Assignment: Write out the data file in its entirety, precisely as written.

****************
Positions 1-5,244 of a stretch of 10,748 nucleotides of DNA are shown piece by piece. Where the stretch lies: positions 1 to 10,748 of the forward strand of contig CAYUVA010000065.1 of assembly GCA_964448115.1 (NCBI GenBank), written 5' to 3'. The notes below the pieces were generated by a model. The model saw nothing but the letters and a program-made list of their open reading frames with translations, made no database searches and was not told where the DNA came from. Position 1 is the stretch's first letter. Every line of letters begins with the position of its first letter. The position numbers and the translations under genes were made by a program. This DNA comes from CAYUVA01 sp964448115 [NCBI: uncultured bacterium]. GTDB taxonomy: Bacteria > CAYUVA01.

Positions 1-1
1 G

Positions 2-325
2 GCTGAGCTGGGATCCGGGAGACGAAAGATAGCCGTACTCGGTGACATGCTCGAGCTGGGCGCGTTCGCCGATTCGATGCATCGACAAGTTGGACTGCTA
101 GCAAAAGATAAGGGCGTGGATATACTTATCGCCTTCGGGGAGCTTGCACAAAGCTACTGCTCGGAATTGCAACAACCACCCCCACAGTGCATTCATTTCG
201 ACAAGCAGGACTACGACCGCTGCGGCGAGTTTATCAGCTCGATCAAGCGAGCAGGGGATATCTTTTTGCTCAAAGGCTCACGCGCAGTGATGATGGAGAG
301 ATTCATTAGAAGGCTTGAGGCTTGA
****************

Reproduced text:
Positions 1-5,244 of a stretch of 10,748 nucleotides of DNA are shown piece by piece. Where the stretch lies: positions 1 to 10,748 of the forward strand of contig CAYUVA010000065.1 of assembly GCA_964448115.1 (NCBI GenBank), written 5' to 3'. The notes below the pieces were generated by a model. The model saw nothing but the letters and a program-made list of their open reading frames with translations, made no database searches and was not told where the DNA came from. Position 1 is the stretch's first letter. Every line of letters begins with the position of its first letter. The position numbers and the translations under genes were made by a program. This DNA comes from CAYUVA01 sp964448115 [NCBI: uncultured bacterium]. GTDB taxonomy: Bacteria > CAYUVA01.

Positions 1-1
1 G

Positions 2-325
2 GCTGAGCTGGGATCCGGGAGACGAAAGATAGCCGTACTCGGTGACATGCTCGAGCTGGGCGCGTTCGCCGATTCGATGCATCGACAAGTTGGACTGCTA
101 GCAAAAGATAAGGGCGTGGATATACTTATCGCCTTCGGGGAGCTTGCACAAAGCTACTGCTCGGAATTGCAACAACCACCCCCACAGTGCATTCATTTCG
201 ACAAGCAGGACTACGACCGCTGCGGCGAGTTTATCAGCTCGATCAAGCGAGCAGGGGATATCTTTTTGCTCAAAGGCTCACGCGCAGTGATGATGGAGAG
301 ATTCATTAGAAGGCTTGAGGCTTGA